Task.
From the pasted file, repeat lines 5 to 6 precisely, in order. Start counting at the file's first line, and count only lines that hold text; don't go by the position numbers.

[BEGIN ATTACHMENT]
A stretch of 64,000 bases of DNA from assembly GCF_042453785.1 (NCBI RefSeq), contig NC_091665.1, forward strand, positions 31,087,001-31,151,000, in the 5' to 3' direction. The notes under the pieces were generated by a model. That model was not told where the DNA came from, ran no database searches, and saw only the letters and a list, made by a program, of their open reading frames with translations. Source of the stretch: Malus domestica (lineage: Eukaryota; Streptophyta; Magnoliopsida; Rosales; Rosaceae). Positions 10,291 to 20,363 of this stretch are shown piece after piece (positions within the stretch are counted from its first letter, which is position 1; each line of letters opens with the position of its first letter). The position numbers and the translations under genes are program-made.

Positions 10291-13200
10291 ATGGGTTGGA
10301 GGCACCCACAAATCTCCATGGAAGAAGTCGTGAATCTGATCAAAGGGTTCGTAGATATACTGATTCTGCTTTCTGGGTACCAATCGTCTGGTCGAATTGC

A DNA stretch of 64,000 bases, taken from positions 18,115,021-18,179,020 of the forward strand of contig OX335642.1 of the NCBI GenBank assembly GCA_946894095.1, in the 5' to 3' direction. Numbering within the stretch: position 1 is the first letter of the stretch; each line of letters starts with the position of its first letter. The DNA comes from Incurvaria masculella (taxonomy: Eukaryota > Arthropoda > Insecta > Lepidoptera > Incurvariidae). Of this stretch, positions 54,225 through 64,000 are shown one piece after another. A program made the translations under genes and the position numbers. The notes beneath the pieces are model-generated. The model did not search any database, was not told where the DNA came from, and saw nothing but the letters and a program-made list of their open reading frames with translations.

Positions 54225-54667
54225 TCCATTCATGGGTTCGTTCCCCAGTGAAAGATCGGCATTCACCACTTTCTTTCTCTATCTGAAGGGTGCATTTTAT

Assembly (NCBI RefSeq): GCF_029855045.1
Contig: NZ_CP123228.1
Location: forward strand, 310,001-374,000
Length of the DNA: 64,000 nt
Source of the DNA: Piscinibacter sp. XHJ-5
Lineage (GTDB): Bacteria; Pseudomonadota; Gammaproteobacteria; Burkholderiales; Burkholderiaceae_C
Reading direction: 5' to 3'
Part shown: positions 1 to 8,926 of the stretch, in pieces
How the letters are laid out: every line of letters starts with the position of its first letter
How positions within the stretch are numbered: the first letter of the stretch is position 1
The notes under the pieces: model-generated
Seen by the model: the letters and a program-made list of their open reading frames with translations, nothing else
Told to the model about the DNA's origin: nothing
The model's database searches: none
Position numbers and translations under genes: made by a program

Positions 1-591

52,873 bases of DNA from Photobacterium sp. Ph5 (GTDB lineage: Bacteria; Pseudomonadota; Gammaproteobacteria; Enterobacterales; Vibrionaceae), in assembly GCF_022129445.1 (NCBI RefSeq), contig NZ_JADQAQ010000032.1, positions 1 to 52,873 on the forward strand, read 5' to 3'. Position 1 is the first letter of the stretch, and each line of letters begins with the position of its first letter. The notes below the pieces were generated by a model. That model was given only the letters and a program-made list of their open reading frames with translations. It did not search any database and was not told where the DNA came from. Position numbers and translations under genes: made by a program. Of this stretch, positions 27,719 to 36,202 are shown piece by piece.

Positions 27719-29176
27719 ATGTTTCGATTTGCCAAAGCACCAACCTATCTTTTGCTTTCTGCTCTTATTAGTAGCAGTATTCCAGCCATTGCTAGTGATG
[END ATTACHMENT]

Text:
A DNA stretch of 64,000 bases, taken from positions 18,115,021-18,179,020 of the forward strand of contig OX335642.1 of the NCBI GenBank assembly GCA_946894095.1, in the 5' to 3' direction. Numbering within the stretch: position 1 is the first letter of the stretch; each line of letters starts with the position of its first letter. The DNA comes from Incurvaria masculella (taxonomy: Eukaryota > Arthropoda > Insecta > Lepidoptera > Incurvariidae). Of this stretch, positions 54,225 through 64,000 are shown one piece after another. A program made the translations under genes and the position numbers. The notes beneath the pieces are model-generated. The model did not search any database, was not told where the DNA came from, and saw nothing but the letters and a program-made list of their open reading frames with translations.

Positions 54225-54667